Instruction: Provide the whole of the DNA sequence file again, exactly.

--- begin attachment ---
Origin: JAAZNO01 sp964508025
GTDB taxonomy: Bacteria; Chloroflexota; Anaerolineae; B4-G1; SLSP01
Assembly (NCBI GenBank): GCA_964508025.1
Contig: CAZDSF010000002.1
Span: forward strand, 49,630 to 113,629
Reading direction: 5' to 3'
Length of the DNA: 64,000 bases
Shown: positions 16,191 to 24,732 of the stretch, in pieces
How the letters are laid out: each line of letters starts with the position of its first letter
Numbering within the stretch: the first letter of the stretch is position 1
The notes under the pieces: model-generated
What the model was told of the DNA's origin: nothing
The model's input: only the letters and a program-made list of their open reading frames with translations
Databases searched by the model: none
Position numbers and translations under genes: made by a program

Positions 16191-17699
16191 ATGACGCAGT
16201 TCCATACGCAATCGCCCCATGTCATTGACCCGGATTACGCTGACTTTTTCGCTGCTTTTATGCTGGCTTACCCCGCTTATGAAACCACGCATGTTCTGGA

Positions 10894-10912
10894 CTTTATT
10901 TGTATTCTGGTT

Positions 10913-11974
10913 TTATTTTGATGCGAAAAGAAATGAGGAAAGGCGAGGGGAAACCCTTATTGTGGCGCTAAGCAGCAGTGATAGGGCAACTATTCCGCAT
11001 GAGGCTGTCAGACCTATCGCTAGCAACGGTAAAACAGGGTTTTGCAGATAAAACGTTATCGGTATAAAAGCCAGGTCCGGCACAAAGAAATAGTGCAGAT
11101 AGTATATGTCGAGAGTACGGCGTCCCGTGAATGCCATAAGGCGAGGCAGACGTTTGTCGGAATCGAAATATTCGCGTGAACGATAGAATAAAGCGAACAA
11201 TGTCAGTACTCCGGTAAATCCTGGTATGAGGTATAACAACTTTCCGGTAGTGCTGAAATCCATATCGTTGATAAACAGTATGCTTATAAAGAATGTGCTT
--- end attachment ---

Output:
Origin: JAAZNO01 sp964508025
GTDB taxonomy: Bacteria; Chloroflexota; Anaerolineae; B4-G1; SLSP01
Assembly (NCBI GenBank): GCA_964508025.1
Contig: CAZDSF010000002.1
Span: forward strand, 49,630 to 113,629
Reading direction: 5' to 3'
Length of the DNA: 64,000 bases
Shown: positions 16,191 to 24,732 of the stretch, in pieces
How the letters are laid out: each line of letters starts with the position of its first letter
Numbering within the stretch: the first letter of the stretch is position 1
The notes under the pieces: model-generated
What the model was told of the DNA's origin: nothing
The model's input: only the letters and a program-made list of their open reading frames with translations
Databases searched by the model: none
Position numbers and translations under genes: made by a program

Positions 16191-17699
16191 ATGACGCAGT
16201 TCCATACGCAATCGCCCCATGTCATTGACCCGGATTACGCTGACTTTTTCGCTGCTTTTATGCTGGCTTACCCCGCTTATGAAACCACGCATGTTCTGGA

Positions 10894-10912
10894 CTTTATT
10901 TGTATTCTGGTT

Positions 10913-11974
10913 TTATTTTGATGCGAAAAGAAATGAGGAAAGGCGAGGGGAAACCCTTATTGTGGCGCTAAGCAGCAGTGATAGGGCAACTATTCCGCAT
11001 GAGGCTGTCAGACCTATCGCTAGCAACGGTAAAACAGGGTTTTGCAGATAAAACGTTATCGGTATAAAAGCCAGGTCCGGCACAAAGAAATAGTGCAGAT
11101 AGTATATGTCGAGAGTACGGCGTCCCGTGAATGCCATAAGGCGAGGCAGACGTTTGTCGGAATCGAAATATTCGCGTGAACGATAGAATAAAGCGAACAA
11201 TGTCAGTACTCCGGTAAATCCTGGTATGAGGTATAACAACTTTCCGGTAGTGCTGAAATCCATATCGTTGATAAACAGTATGCTTATAAAGAATGTGCTT